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Letters, Feb. 21

Displaced tenants

After reading the article, “House illegally converted into 11 living spaces,” and the paragraph that states “at approximately 1:15 p.m. the occupants were ordered out, and the services were shut off,” upon realizing this all happened on the same day, I wonder if the city staff, including fire, police, building department and code enforcement, found other housing for the people living in this code-breaking house, before tossing them out in the cold?

Robin E. Sparks

Medford

Comments not anti-Semitic

Congressperson Ilhan Omar accused AIPAC, a pro-Israel lobby group, of using money to influence U.S. policies toward Israel and the Palestinians. In other words, she accused a lobby group of acting like a lobby group and she pointed out the corrupting influence of money in U.S. politics. For speaking this obvious truth, the leadership of the Democratic party claimed these comments were anti-Semitic and demanded that she apologize.

I have been the religious school director of three different Jewish congregations. I am now a member of Jewish Voice for Peace. And I wish to state very clearly that neither AIPAC nor the state of Israel have ever represented the American Jewish community and that criticism of Israel is not anti-Semitism.

The local Democratic Party should tell the national Democratic leadership that they should be ashamed of themselves for their actions toward Democratic Congressperson Ilhan Omar.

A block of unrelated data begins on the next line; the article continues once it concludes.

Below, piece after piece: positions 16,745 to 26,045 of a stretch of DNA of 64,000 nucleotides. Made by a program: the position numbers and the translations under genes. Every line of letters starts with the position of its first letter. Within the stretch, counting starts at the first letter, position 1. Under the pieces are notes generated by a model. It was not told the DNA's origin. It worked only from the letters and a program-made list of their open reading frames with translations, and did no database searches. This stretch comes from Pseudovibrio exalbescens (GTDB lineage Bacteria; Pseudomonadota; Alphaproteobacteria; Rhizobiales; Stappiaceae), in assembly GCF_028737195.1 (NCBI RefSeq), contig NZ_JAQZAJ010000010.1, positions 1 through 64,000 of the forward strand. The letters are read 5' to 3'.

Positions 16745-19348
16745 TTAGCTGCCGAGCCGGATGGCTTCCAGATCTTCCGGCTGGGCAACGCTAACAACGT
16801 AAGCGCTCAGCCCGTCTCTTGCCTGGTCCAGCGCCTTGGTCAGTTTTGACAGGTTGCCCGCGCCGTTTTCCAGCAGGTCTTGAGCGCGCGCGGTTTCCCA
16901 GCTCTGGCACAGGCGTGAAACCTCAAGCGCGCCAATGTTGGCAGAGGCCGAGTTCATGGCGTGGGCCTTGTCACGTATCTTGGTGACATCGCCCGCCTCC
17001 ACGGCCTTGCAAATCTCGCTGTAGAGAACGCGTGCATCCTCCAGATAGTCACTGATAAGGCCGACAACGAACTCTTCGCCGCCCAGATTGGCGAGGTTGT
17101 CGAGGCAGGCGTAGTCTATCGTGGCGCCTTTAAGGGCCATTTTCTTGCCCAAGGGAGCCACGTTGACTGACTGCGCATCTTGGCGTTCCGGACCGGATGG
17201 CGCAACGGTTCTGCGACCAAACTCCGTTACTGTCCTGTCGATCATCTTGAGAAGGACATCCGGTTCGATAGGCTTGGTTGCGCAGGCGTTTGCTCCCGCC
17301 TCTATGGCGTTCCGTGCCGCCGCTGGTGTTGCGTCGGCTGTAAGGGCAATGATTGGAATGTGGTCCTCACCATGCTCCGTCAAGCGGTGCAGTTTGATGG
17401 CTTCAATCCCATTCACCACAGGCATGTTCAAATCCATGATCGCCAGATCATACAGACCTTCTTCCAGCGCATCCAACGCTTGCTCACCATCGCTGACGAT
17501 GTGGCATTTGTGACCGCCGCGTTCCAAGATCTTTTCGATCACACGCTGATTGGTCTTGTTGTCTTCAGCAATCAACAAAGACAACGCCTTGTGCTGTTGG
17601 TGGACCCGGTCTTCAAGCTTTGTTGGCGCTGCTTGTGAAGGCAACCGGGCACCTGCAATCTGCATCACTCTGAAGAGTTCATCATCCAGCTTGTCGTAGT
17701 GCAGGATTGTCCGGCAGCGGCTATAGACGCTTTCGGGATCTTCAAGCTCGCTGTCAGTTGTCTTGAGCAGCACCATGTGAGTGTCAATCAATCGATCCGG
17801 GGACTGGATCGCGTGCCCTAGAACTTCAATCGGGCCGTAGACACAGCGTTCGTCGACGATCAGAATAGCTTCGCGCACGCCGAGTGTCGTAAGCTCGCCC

Benjamin Ben-Baruch

Ashland

Control drug costs

The Center for Medicare and Medicaid Services (CMS) has recently put out cost proposals to address the rising costs of prescription drugs.

HASL Center for Independent Living is an advocate for people with disabilities and seniors of Josephine and Jackson counties. We see the burden of high drug costs.

The government should find a way to control costs. These CMS proposals will not get to the root of the problem. They may limit health access for Medicare patients.

One CMS proposal is to base the cost of some important drugs on prices 14 other countries set. Those countries have lower drug costs for several reasons, one being that they don’t have the same access to the best and newest drugs like we do. Between 2011-2018, patients in the U.S. had access to 95 percent of cancer drugs on the market compared to patients in the U.K. and Greece who only had access to 74 percent and 8 percent respectively.

We need to lower drug costs along with maintaining access to life saving and life improving treatments. CMS should not make it an either-or proposition.

Contact U.S. Sen. Ron Wyden at: www.wyden.senate.gov/contact

Randy Samuelson, executive director

Grants Pass

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